The Cost of Conflict

It makes sense to address conflict in your organisation, whether it is a business, a club, a committee or a community group. Conflict that is not addressed and that is allowed to continue and fester affects the morale, the productivity, the profits, the outcome, and the health and well-being of those involved.

Some of these costs are immediately apparent. Someone may leave the organisation due to stress. If they don’t leave then others may in order to avoid the stress of being in a conflict situation. There is the immediate effect of the loss of someone who may be valuable to the organisation; the cost of replacing them in terms of recruitment; the loss of productivity; the disruption to work practices.

Bringing someone new into an organisation or team is a cost that is hard to measure. New relationships have to be built and a new dynamic established. It is difficult to measure how this affects an organisation.

If the conflict was not addressed an resolved, it leaves a legacy that can become part of the organisational culture. It becomes the acceptable way to behave and a culture of tension and aggression results. This makes for a place that is not comfortable to work or be part of. It can put people off joining and can drive clients and customers away.

Some of the ways in which unresolved conflict can manifest itself are:

  • Illness caused by stress, frustration, and anxiety is perhaps the greatest indicator of conflict in an organisation going unaddressed.
  • Loss of sleep due to worry leads to employees coming to work tired and thus being less productive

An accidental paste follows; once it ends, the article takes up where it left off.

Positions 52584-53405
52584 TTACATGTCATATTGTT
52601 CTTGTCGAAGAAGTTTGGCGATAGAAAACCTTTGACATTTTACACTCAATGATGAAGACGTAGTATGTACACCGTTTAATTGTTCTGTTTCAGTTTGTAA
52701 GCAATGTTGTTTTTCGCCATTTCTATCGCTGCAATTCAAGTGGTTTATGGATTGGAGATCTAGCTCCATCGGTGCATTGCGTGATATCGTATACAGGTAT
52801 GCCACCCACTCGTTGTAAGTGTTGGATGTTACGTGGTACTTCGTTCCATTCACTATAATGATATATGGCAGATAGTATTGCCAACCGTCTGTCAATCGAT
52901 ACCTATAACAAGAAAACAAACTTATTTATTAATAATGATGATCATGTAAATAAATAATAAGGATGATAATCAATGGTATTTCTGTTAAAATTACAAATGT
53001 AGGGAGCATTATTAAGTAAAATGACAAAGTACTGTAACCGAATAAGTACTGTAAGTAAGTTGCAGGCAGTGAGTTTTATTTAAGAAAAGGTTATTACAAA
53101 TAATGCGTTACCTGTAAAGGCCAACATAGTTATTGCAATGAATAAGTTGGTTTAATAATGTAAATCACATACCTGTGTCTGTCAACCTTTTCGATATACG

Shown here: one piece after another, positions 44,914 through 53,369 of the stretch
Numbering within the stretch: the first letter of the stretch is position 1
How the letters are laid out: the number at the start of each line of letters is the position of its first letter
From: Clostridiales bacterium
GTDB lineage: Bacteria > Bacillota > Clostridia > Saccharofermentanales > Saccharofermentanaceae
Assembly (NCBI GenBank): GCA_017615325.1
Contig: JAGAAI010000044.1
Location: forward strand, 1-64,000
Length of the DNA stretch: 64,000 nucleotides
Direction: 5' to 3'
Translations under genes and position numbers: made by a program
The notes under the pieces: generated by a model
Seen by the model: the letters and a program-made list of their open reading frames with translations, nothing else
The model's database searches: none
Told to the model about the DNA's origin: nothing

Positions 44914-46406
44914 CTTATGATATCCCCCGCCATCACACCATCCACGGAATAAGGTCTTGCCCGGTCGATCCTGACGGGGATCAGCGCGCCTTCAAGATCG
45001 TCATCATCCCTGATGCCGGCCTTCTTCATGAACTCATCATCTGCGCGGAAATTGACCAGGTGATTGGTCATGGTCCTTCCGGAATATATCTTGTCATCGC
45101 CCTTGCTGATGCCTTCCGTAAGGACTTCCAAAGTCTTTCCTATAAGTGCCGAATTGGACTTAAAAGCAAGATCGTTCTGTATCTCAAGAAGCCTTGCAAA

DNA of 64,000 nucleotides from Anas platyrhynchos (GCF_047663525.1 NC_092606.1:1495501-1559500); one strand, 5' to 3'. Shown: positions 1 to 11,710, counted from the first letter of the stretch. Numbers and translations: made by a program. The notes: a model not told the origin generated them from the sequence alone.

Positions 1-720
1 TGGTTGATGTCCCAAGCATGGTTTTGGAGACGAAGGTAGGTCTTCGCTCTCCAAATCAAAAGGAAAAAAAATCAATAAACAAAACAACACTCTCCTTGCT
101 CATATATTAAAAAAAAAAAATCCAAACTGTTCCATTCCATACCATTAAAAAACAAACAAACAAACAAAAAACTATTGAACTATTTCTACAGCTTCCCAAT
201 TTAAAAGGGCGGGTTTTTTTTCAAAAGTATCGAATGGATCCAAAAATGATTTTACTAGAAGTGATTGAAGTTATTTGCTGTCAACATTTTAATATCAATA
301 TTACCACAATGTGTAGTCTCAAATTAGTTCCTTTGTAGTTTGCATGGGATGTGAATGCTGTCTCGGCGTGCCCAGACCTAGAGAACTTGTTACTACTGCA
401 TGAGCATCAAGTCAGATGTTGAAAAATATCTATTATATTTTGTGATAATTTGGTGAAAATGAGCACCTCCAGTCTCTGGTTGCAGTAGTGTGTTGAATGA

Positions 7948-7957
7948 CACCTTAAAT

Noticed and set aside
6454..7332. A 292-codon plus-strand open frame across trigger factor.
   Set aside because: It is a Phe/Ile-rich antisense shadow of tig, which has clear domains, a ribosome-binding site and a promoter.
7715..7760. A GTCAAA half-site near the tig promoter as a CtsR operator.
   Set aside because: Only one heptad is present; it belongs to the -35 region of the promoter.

• Strained relationships mean that people avoid each other and don’t co-operate leading to lower productivity
  • Grievances and litigation cost time and money!
  • Presenteeism is where an employee turns up for work but doesn’t really fulfil their function. They are there but not working
  • Employee turnover due to people leaving and having to be replaced
  • Loss of productivity due to low morale, people taking sick leave and avoidance

Most people adopt a conflict avoidance strategy where conflict is suppressed and not addressed – in effect, they are in conflict with conflict itself! Another is to impose a resolution from above. Someone in authority steps in between the conflicting parties and imposes a solution. If you have ever tried to hold a balloon under water you will understand how difficult it is to suppress something that wants to emerge. One way or another it will rise to the surface and the more deeply it is suppressed the more forcefully it erupts in the end.

Conflict is going to be a part of any organisation or workplace. It can be allowed to do further damage or it can be turned to advantage. Having a comprehensive conflict management system in place is the first step. This should work from the bottom up with those most directly involved in the conflict working together to find a resolution that meets their interests. This can be done  through direct dialogue between the parties or can involve an impartial mediator to help facilitate a resolution. Mediation has been shown to be a more productive and cost effective way of resolving conflict than imposition of a solution by judgment or arbitration. It is a voluntary process that focuses on the  interests of the parties involved and seeks to reach an agreement that addresses those interests. It is in the interests of any organisation to have mediation as part of their dispute resolution or grievance procedures

Tim Spalding

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